More glory for Tasmanian whiskies

Sullivans Cove wins fourth “Liquid Gold” award

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Sullivan's Cove Tasmanian Whisky

Sullivan's Cove Tasmanian Whisky

 

Tasmania's Sullivans Cove American Oak Cask Whisky has been awarded Liquid Gold status in Jim Murray’s 2015 Whisky Bible.

And in a further boost to the Tasmanian single-malt industry, Nant Distilling Company has collected a gold medal at Europe’s World Spirits Awards.

Sullivans Cove's French Oak was judged the planet’s best single malt at last year's World Whisky Awards in London.

Now the company's American Oak Cask HH0047 has achieved the highest Whisky Bible score ever recorded by an Australian single malt – 95.5/100.

Murray, the world's most influential whisky judge, wrote: "Hard to imagine a malt whisky being more malt whiskier … few distilleries do weight on delivery better than this one … exemplary malt whisky: absolutely beautiful.”

Liquid Gold status is awarded to whiskies that score 94/100 or higher in the Whisky Bible. Those that achieve this standard are widely considered to be the best whiskies available in the world.

It was Sullivans Cove's fourth “Liquid Gold” award.

Three other Tasmanian distilleries – Nant, Lark and Old Hobart (now branded Overeem) – have achieved Liquid Gold status in recent years.

Sullivan's Cove Chief Distiller, Patrick Maguire, said: “This award is a fantastic recognition of the superior quality of our range and it is great to have the American Oak in the limelight after all the attention that the French Oak has been getting of late.

"This award is made so much more special by the fact that barrel HH0047 was the 47th cask that we ever made and it’s great to know that we got it right so early.”

Owner and CEO of Nant, Keith Batt, said the Tasmanian single-malt industry was now recognised as world class.

Nant claimed a gold medal for its American Oak Sherry Wood Whisky and a silver medal for its French Oak Pinot Noir Wood Whisky at the World Spirits Awards.

“Once again we have had a fantastic result," Mr Batt said.

"The international attention Nant has received in its short history has earned us a reputation for being one of the best distilleries of single malt whisky in the world.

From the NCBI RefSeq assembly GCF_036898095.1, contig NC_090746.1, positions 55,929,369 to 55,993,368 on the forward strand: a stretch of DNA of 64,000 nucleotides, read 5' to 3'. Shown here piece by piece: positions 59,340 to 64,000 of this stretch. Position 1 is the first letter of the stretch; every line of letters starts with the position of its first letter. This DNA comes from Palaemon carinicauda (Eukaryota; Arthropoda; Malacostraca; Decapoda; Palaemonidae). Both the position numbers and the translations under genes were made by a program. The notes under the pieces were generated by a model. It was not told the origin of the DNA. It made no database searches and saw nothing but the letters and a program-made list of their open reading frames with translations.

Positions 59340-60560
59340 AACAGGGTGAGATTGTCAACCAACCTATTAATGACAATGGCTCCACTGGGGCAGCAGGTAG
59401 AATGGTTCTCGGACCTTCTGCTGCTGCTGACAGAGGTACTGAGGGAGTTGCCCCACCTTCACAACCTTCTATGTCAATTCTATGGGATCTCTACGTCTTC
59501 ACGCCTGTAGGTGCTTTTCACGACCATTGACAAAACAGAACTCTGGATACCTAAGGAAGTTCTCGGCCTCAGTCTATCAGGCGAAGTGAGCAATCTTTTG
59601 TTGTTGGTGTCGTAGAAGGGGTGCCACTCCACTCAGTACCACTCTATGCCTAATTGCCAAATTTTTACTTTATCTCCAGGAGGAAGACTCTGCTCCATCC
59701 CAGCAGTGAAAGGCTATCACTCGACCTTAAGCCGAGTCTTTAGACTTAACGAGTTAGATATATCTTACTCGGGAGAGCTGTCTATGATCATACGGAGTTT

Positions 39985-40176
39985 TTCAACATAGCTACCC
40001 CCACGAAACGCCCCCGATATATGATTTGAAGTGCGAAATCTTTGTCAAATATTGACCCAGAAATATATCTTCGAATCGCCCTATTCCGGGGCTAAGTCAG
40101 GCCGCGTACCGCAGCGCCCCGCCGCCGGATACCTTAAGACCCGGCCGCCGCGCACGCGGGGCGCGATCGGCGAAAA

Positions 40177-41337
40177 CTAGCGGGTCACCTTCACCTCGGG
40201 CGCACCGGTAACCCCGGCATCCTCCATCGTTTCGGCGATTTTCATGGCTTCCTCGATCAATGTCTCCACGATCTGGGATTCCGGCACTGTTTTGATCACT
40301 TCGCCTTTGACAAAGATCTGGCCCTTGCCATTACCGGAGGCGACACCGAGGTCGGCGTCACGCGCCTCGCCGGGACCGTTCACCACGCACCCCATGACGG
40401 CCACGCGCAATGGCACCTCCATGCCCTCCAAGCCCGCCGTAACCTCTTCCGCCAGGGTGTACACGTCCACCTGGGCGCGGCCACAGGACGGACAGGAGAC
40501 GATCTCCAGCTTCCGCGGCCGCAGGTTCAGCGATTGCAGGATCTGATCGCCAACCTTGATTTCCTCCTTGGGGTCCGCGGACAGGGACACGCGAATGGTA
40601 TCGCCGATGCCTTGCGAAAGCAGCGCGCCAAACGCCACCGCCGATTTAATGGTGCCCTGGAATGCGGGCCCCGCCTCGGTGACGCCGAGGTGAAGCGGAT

“Our Sherry Wood 43 per cent, in particular, continues to attract global attention, taking gold in the China Wine and Spirits Awards in 2014.”

The various awards were backed up by some unexpected promotion from Scotland.

Brian Kinsman, the sixth Master Blender in the storied history of scotch producer William Grant & Sons, spoke glowingly of the Tasmanian industry.

"They are really focused on getting the distillation right and they are really focused on good quality whiskies," he said.

"The Tasmanians are not trying to be Scotch: they are actually happily producing Australian whisky and I think that is fantastic.

"The number one thing that is important for us, as an industry and us as a company, is that people are making good quality whisky."

Mr Kinsman is the guardian of Grant's century-old whisky ledgers – or recipe books.

He is ultimately responsible for the consistency of Grant's various whiskies, including Glenfiddich.

"If people are going to enjoy Australian whisky that will open up new markets for us," Mr Kinsman told Greg Clarke of The Canberra Times. "So long as everybody is producing quality, I think it is a really positive [development].

"I think the worst thing you can do is say 'I will only drink [one] sort of whisky'".

Mr Kinsman said one reason for the new-found popularity of Tasmanian tipples is a trend among consumers to want to know the provenance of their whisky.

Sullivans Cove and Nant, like most Tasmanian distilleries, have good stories to complement their quality products.

Global market research business IBISWorld predicts that sales of Tasmanian whisky will continue to grow strongly.

 

This article first appeared in Edition 158 of Brand Tasmania's e-news, March 2015. Become a Brand Tasmania e-Friend »

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  • Coal River Valley (TAS)

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March 12th, 2015
 
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